Hospital sued for trying to force 'experimental' COVID vaccine on employees

Connecticut Army National Guard Sgt. 1st Class Sara Landon prepares COVID-19 vaccine doses April 1, 2021, in Morton Hall Gymnasium at Naval Submarine Base New London in Groton, Connecticut. (U.S. Navy photo by Mass Communication Specialist 2nd Class Tristan B. Lotz)

A lawsuit has been filed by more than 100 workers against Houston’s Methodist Hospital over its demands that they be injected with an “experimental” COVID vaccine.

Fox News reported Jennifer Bridges, one of the nurses who brought the legal action, explained she and others are fighting for the rights of workers.

“This is very important. We’re basically fighting for everybody’s rights right now just to make our own decisions. Nobody should be forced to put something in their body if they are not comfortable with it – and lose their jobs over it,” Bridges explained.

The complaint explains the facts that largely have been omitted from many legacy media reports on the vaccines.

“Methodist Hospital is forcing its employees to be human ‘guinea pigs’ as a condition for continued employment. .. On December 11, 2020, the United States Food and Drug Administration (‘FDA’) issued the first emergency use authorization (‘EAU’) for an experimental vaccine for the prevention of coronavirus disease 2019 (‘COVID-19’). Emergency use authorization is not an FDA approval. The experimental vaccine has been in existence for less than a year. The first reported use of the experimental vaccine was December 14, 2020. It is undisputed that the vaccine being forced upon plaintiffs is ‘unapproved.’ Even though the FDA granted emergency use authorization for the Pfizer/BioNTech and Moderna vaccines in December 2020, the clinical trials the FDA will rely upon to ultimately decide whether to license these and other COVID-19 experimental vaccines are still underway and are designed to last for approximately two (2) years to collect adequate data to establish if these vaccines are safe and effective enough for the FDA to approve.”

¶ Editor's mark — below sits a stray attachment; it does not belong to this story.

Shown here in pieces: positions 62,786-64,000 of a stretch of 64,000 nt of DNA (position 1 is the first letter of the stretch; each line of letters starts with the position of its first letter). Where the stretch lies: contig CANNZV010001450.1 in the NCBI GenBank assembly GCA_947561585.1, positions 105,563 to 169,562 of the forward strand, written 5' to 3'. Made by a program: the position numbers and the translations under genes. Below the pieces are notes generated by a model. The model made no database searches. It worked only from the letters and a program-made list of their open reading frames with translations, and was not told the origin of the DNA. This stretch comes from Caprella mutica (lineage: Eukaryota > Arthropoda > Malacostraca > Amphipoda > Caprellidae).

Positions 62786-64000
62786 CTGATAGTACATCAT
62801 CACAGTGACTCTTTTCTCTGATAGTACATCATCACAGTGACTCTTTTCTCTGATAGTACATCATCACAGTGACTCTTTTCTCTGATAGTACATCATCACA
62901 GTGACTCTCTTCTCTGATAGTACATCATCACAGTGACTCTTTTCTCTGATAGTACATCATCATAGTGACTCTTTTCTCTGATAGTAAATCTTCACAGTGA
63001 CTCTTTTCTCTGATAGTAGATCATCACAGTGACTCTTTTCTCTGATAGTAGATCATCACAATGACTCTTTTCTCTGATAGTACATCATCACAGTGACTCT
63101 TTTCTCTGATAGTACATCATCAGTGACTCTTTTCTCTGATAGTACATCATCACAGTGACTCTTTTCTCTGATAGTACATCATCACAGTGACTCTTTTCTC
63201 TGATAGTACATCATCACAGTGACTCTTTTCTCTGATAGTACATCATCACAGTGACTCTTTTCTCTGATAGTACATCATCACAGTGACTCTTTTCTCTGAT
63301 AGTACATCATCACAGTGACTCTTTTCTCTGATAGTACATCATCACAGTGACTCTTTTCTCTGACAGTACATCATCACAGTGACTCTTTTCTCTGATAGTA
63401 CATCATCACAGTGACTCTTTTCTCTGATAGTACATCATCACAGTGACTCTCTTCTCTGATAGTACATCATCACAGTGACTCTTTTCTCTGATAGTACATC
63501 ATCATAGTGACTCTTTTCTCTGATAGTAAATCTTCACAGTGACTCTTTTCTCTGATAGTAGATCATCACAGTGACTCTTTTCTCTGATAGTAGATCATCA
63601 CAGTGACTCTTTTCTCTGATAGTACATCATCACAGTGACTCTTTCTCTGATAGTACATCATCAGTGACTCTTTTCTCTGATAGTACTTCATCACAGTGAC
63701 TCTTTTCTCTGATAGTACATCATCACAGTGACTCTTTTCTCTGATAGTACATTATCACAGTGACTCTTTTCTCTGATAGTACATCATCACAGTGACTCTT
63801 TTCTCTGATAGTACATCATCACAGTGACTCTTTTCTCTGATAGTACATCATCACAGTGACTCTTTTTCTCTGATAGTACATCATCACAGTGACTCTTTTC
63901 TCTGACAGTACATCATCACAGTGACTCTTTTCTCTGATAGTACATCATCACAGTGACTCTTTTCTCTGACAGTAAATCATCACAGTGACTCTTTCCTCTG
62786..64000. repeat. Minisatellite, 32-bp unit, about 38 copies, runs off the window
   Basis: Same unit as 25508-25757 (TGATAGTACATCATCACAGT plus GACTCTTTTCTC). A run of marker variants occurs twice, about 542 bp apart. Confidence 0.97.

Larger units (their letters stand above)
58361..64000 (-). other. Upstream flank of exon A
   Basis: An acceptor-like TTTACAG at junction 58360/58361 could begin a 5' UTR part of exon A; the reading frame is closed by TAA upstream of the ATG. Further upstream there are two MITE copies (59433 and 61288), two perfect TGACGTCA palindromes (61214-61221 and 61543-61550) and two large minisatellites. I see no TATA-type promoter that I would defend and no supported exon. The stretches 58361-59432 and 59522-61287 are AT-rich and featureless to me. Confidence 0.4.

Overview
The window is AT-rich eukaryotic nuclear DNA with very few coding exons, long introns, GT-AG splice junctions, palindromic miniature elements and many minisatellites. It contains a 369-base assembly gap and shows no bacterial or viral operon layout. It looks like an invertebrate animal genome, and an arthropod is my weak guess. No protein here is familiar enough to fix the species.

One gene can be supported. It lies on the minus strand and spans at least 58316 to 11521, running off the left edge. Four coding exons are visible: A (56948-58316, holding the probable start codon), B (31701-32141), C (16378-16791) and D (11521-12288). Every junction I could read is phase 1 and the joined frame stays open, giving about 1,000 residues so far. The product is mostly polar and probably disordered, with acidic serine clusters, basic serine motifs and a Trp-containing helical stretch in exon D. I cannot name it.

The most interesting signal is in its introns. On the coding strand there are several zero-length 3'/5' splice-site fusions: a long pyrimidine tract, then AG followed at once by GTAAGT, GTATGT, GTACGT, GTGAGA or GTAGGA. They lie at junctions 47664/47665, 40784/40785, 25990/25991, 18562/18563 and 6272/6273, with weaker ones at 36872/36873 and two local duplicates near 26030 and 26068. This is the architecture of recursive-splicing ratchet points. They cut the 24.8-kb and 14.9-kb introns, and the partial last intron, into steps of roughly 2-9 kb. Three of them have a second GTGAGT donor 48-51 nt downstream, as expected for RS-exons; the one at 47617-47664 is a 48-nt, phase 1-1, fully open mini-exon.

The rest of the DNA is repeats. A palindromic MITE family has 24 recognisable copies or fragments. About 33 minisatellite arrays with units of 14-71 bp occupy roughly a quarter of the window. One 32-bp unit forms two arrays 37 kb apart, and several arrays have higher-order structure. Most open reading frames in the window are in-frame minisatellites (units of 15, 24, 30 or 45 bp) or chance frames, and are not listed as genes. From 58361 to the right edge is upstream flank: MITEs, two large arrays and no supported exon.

The document said, “The abbreviated timelines for the emergency use applications and authorizations means there is much the FDA does not know about these products even as it authorizes them for emergency use, including their effectiveness against infection, death, and transmission of SARS-CoV-2, the virus that is allegedly the cause of the COVID disease.”

At least 117 nurses have joined the legal action, and lawyer Jared Woodfill V said the vaccine mandate is the first time in U.S. history employers are forcing workers to decide between participating in a mass-scale pharmaceutical trial and retaining their jobs.

“They are saying you are going to have to have an experimental drug injected into your body, a drug that we don’t know what the long-term side effects will be or what it will look like and that is a condition of employment,” he said.

A report at ZeroHedge explained the plaintiffs cited a letter from CEO Marc Boom who allegedly told employees to “see the HR policy that outlines the consequences of not being compliant by June 7, which include suspension and eventually termination.”

David Bernard, an executive at a Houston Methodist branch, reportedly told a worker “100 percent vaccination is more important than your individual freedom. … Everyone [sic] of you is replaceable. If you don’t like what your [sic] doing you can leave and we will replace your spot.”

A hospital office disputed that quote in a statement to The Epoch Times, but did not comment on the comment from Boom.

Woodfill told an ABC News affiliate the mandate violates the Nuremberg Code of 1947, written after Nazi Germany was defeated.

“To promote its business and increase profits at the expense of other health care providers and their employees’ health, defendants advertise to the public that they ‘require all employees and employed physicians to get a COVID-19 vaccine.’ More clearly, defendants’ employees are being forced to serve as human ‘guinea pigs’ to increase defendants’ profits,” Woodfill explained.

The report explained, “The Houston Methodist spokesperson also included a link to the federal Equal Employment Opportunity Commission (EEOC) on May 28 having posted updated guidelines that suggest employers can make employees be vaccinated.”

However, Joe Biden’s Occupational Safety and Health Administration earlier noted that if an employer requires the vaccinations, and an employee suffers complications, that would be a Worker’s Compensation claim as would any other work-related injury.

The lawsuit was filed in a state court in Montgomery County, Texas, and alleges wrongful discharge as well as a violation of the at-will employment doctrine’s public policy exception.

The complaint quotes Dr. Amanda Cohn, of the Advisory Committee on Immunizations and Respiratory Disease, who said, “I just wanted to add that, just wanted to remind everybody, that under an Emergency Use Authorization, an EAU, vaccines are not allowed to be mandatory.”

And the complaint gets direct: “Among the horrors that emerged from the rubble of World War II were stories of barbaric medical experiments performed on unwilling victims of Nazi Germany’s concentration camps.”

It explains at that time 15 doctors were convicted of conducting those experiments, “which included the testing of drugs for immunizations against malaria, epidemic jaundice, smallpox, and cholera.”

Seven of those convicts were sentenced to death.

The resulting Nuremberg Code specifies that, “The voluntary consent of the human subject is absolutely essential.”

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